A standard bucktail jig is comprised of a lead head, with layers of bucktail tied and glued to the collar of the bait. Strands of tinsel are often interwoven, adding an additional aspect in terms of visual attraction. When moving, the hair forms a streamlined body, replicating a baitfish perfectly.   At rest the hair fans out, adding a different dimension in terms of appearance.  In comparison to a jig and plastic, the bucktail is far superior in terms of weedlessness, making them an excellent choice when the cover becomes thick and the walleye go into hiding.

The Laws of Rip Jigging

Rip jigging is a specialized technique that can produce astounding results.   The premise is simple:  flip a bucktail jig out twenty feet or so.   Let it make contact with the bottom vegetation, then give a quick and sharp snap of the rod, breaking the jig free from the snag and sending it up and above the cover. Repeat process. Depending on the mood of the fish, rips can be positively violent or more controlled.   You will find that the warmer the weather, the more aggressive you can be.

Walleye are an opportunistic feeder. They will conceal themselves in the thickest of   cover, waiting to ambush an unsuspecting baitfish as it swims by. Ripping a bucktail jig through the salad will easily get their attention (due to the   commotion it causes) and make them commit to the speedy meal before it gets away. Depending on the mood of the fish, they will either smack it as it breaks free from the green stuff, or rise to engulf it as it slowly falls back down. This is one technique that has worked well is the fall period. Fish will raise their activity level and feedbag at this time, and when the wind howls and the fish move shallow, you can definitely get into a bunch of them – BIG ones too! In terms of tipping options for rip jigging – go the route of none.   Minnows and worms won’t last long with the constant weed contact, and due to the speed of the retrieve (and split second reaction time),  it doesn’t makes much of a difference in terms of catch rates.

Dunking For Fish

Although it may seem unsuitable dunking the weed pockets for walleye is a tried and true technique. Shallow water and expansive weed flats make up the playing field for this tactic, and a stout rod and bucktail jigs round out the arsenal. Pounding depths between four and 10-feet is your best option, and clear water is always your best bet. Work weed flats and clumps with the wind or an electric motor, lowering a heavy bucktail jig into every hole and edge you drift over.  Let it sink directly to bottom, and give it a few lifts and drops before moving on. (leave the bait in each hole for at least ten seconds before trying the next.) Walleye will bucktailsituate themselves on these edges, both inside and out, pouncing on any bait that free falls into their lair. Visually, this is a fun and exciting tactic to employ, as most fish are actually observed sucking up the bait in the blink of an eye, and quickly charging back into the weeds! A lightening quick hook set and medium-heavy rod is recommended if you hope to put a net under the belly of any of them. Tipping your jig with a minnow or worm is an excellent choice for this short-line tactic, as the fish has more time to be convinced to strike, and scent can be a contributing factor for that.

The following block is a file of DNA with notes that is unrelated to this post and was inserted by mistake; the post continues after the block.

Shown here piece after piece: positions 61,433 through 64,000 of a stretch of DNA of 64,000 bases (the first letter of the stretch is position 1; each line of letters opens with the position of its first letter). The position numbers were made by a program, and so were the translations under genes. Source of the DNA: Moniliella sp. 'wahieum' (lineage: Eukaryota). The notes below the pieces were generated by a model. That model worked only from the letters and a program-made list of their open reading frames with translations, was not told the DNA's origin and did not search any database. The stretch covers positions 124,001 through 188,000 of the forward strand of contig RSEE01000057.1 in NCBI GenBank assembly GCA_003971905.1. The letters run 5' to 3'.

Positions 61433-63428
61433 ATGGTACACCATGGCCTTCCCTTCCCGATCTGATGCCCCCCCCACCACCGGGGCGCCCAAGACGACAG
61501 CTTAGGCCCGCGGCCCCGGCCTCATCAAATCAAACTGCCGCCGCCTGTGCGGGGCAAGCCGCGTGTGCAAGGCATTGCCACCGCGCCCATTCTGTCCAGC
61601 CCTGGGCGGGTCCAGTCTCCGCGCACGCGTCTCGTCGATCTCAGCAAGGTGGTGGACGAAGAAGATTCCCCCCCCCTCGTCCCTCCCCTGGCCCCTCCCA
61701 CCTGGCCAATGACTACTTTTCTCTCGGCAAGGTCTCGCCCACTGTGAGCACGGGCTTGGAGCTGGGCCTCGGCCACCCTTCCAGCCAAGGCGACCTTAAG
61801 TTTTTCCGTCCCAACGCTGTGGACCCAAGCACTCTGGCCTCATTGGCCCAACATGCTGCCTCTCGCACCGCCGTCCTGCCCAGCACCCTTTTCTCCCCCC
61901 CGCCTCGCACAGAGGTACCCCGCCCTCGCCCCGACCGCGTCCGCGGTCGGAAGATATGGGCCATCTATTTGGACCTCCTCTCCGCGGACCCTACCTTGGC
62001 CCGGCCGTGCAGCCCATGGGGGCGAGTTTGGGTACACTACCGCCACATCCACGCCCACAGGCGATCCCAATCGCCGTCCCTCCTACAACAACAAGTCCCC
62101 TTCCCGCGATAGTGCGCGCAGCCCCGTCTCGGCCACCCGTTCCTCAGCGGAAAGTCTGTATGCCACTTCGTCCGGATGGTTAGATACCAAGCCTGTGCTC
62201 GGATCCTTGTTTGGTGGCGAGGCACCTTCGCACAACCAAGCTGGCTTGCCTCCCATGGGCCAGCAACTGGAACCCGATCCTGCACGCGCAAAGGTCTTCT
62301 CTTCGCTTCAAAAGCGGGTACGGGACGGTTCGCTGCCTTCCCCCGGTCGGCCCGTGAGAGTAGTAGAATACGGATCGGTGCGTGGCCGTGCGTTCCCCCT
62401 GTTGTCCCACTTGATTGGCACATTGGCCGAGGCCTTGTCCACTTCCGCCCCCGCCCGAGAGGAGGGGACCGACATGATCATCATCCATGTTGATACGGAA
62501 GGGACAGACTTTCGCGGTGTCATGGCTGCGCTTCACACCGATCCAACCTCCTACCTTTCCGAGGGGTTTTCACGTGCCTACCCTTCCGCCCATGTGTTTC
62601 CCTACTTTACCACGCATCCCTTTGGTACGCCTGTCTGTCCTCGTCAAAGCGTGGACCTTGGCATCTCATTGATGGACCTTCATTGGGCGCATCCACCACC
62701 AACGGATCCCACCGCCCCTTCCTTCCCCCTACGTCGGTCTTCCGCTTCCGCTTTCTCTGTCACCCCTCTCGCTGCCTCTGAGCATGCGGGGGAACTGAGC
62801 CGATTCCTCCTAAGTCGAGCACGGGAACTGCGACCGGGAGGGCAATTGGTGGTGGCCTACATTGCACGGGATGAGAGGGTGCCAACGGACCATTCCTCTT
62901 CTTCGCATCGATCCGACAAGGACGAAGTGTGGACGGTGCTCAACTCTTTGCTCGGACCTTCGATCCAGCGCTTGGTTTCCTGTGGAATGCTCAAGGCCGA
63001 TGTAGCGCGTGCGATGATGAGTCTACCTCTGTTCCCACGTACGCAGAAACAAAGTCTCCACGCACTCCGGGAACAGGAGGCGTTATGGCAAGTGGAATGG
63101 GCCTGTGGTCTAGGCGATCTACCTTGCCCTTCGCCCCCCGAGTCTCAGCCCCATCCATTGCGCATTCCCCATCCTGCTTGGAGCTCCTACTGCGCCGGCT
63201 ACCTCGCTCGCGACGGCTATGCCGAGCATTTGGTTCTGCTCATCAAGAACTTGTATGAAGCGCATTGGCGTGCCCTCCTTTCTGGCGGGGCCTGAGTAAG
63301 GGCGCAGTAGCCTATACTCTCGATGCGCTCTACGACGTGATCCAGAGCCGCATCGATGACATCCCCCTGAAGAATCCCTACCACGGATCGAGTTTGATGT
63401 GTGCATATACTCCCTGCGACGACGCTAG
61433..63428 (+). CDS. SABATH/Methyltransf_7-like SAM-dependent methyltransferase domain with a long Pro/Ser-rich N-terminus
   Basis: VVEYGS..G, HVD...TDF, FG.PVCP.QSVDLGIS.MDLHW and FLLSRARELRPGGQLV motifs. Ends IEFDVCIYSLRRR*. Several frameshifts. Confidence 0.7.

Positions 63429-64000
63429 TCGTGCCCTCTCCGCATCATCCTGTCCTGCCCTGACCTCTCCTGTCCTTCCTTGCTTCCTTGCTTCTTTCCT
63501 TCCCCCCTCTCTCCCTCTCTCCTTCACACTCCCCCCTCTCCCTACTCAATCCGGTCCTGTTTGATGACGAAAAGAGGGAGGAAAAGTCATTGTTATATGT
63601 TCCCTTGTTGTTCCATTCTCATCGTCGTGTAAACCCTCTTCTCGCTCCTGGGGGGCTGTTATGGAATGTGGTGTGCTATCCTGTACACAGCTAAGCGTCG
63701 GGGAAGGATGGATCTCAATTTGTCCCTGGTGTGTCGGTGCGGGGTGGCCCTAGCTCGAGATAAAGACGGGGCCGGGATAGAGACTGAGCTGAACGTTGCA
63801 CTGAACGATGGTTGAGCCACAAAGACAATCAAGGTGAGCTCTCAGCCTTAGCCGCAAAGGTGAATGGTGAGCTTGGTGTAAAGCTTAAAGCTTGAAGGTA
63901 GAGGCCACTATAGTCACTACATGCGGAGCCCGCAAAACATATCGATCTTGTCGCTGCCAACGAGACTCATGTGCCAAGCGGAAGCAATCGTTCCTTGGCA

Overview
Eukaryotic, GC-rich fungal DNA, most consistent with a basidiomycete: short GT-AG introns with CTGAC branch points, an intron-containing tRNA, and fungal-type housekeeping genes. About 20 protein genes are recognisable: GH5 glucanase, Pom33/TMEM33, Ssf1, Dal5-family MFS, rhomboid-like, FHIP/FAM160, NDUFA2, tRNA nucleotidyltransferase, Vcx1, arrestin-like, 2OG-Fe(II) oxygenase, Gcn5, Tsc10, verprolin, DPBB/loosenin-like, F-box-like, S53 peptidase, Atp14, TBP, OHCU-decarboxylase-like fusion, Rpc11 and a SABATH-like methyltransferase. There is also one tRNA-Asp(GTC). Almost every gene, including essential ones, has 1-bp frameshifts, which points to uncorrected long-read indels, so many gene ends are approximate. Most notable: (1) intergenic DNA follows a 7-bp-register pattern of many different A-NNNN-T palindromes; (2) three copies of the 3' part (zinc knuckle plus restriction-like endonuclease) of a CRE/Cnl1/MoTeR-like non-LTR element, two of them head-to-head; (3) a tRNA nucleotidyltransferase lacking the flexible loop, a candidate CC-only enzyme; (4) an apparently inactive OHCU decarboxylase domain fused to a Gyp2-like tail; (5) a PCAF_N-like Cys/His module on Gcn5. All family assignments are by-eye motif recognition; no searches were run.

Swimming Them In When walleye are scattered over weed flats, and the vegetation is low and uniform in height, swimming a bucktail jig back to the boat can be a hot ticket. The rules are simple: cast your bait out and start reeling in, keeping your jig just above the weeds, and imparting the odd lift or two into your retrieve. This will allow you to cover large areas of water, and help you pick off those fish that are actively cruising while feeding. Your presentation will resemble a minnow making its way along bottom, and an easy meal in the eyes of our yellow predator.

Top Ten Tips For Bucktail Fishing

1.  For clear water conditions, match the hatch when it comes to colour. Murky water requires brighter hues.
2.  Braided line gets the nod for working bucktails in the weeds.
3.  Check line regularly throughout the course of the day.
4.  Apply ample amounts of scent to the hair of the bait.
5.  Choose high quality jigs that sport strong and laser sharp hooks.
6.  In rough conditions, choose brighter colours that will aid in attracting fish better.
7.  Lighter jigs work better for swimming, while heavier jigs work best for ripping and dunking.
8.  Heavy equipment is key. This is no place for ultralight combos or low diameter line.